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MANILA, Philippines – The Court of Appeals upheld the dismissal of the case against journalist Lady Ann Salem and trade unionist Rodrigo Esparago.
In a resolution made public on Wednesday, September 6, the CA’s Twelfth Division dismissed the government’s motion for reconsideration assailing the CA’s earlier decision. In its January 2023 decision, appellate court affirmed the Mandaluyong Regional Trial Court (RTC) Branch 209 decision to quash the search warrants issued against Salem and Esparago.
In its resolution penned by Associate Justice Jose Lorenzo dela Rosa, with the concurrence Associate Justices Nina Antonio-Valenzuela and Emily Aliño-Geluz, the division said they did not find any compelling reason to reverse their earlier decision.
The Office of the Solicitor General (OSG), as the state’s primary legal counsel, represented the government. The OSG filed the motion for reconsideration (MR) on February 28, 2023.
According to the CA, the OSG raised the following arguments in its motion:
- Search Warrant No. 6044 (20) is valid as it satisfied the requirement of specificity
- A search warrant is severable, and that a general description of some items will not invalidate the entire warrant
- Inconsistent testimonies of witnesses in the application for the search warrants do not affect the probable cause finding of the public respondent judge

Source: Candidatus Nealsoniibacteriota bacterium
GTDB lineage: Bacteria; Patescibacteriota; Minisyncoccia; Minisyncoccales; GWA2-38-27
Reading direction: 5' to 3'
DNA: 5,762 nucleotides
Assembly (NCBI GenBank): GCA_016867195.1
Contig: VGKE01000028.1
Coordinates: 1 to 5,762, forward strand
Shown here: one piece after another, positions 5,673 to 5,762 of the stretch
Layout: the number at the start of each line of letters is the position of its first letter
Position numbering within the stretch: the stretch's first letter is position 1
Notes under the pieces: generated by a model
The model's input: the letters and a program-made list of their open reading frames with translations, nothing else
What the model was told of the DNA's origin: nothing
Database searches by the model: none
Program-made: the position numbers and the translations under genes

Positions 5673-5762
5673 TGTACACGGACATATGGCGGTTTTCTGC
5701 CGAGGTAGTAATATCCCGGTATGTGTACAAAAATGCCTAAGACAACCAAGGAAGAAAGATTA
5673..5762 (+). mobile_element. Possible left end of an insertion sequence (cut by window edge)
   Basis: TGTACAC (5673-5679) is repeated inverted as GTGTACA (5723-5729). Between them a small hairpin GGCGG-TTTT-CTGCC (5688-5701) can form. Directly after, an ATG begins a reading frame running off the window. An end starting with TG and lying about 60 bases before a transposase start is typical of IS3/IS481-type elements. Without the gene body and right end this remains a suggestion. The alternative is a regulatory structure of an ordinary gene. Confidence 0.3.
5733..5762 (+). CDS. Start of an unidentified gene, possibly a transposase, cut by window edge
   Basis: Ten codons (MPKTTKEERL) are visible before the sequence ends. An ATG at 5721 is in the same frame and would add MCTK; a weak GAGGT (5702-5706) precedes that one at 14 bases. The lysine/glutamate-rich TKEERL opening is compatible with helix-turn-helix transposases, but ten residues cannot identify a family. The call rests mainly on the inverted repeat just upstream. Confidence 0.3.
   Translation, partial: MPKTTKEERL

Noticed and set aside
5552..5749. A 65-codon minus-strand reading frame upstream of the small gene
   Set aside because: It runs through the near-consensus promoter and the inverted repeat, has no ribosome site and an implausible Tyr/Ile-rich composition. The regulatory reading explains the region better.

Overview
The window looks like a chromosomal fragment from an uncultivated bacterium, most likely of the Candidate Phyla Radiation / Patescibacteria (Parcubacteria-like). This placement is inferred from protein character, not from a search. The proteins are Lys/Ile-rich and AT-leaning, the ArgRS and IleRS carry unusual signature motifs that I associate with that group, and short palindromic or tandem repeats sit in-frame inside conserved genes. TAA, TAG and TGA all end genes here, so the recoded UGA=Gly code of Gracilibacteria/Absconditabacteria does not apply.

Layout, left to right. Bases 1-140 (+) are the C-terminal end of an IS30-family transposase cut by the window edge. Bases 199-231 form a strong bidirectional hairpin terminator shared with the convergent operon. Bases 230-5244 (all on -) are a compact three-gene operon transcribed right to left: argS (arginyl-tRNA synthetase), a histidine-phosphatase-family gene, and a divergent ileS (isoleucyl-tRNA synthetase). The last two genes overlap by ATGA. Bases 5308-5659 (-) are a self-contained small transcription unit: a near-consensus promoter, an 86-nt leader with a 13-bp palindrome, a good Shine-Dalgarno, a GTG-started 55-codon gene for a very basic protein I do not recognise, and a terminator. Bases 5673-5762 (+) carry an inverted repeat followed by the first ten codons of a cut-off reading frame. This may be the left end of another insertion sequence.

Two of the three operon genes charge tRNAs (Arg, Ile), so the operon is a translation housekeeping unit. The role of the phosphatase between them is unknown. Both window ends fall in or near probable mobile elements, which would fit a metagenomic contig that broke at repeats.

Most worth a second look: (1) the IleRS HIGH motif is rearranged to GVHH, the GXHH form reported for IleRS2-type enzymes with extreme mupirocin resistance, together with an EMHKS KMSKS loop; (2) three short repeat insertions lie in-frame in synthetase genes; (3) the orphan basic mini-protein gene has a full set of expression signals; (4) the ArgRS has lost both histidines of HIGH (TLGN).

- The implementation of the search warrants was proper and in accordance with the law
However, the motion failed to present any new and substantial argument that would justify the reconsideration of the earlier ruling, the CA noted. The court added that the filing of an MR does not impose on the CA “the obligation to discuss and rule again on the grounds relied upon by petitioner.”
The appellate court added that the issue raised on the inconsistent statements and testimonies of the witnesses, including the improper implementation of search warrants, “had been considered, weighed, and passed upon by the Court in its Decision.” The CA reiterated that the MR does not impose on the court the obligation to deal individually and specifically with the grounds raised in the case.
What happened before
Salem and Esparago, along with 5 other activists, were arrested on December 10, 2020, during the celebration of International Human Rights Day. In February 2021, Mandaluyong RTC Branch 209 Judge Monique Quisumbing-Ignacio cleared the two of the charges of illegal possession of firearms and explosives, saying that the search warrant used to arrest them was void.
Judge Quisumbing-Ignacio said the search warrant issued by Quezon City Judge Cecilyn Burgos Villavert was null and void, so the firearms and explosives allegedly seized from the two were inadmissible or could not be used as evidence.
On March 5, 2021, Salem and Esparago walked free from jail. The two were among the progressive individuals who fell victim on the so-called “warrant factory,” where the warrants issued by Judge Villavert were used on the crackdown against activists.
One of the activists arrested through Villavert-issued warrant was Reina Mae Nasino, who gave birth and lost her daughter, Baby River, while in jail. In Nasino’s case, the Court of Appeals, in 2022, voided the search warrants for failure “to meet the standards of a valid search warrant, and all evidence procured by virtue thereof are deemed inadmissible.”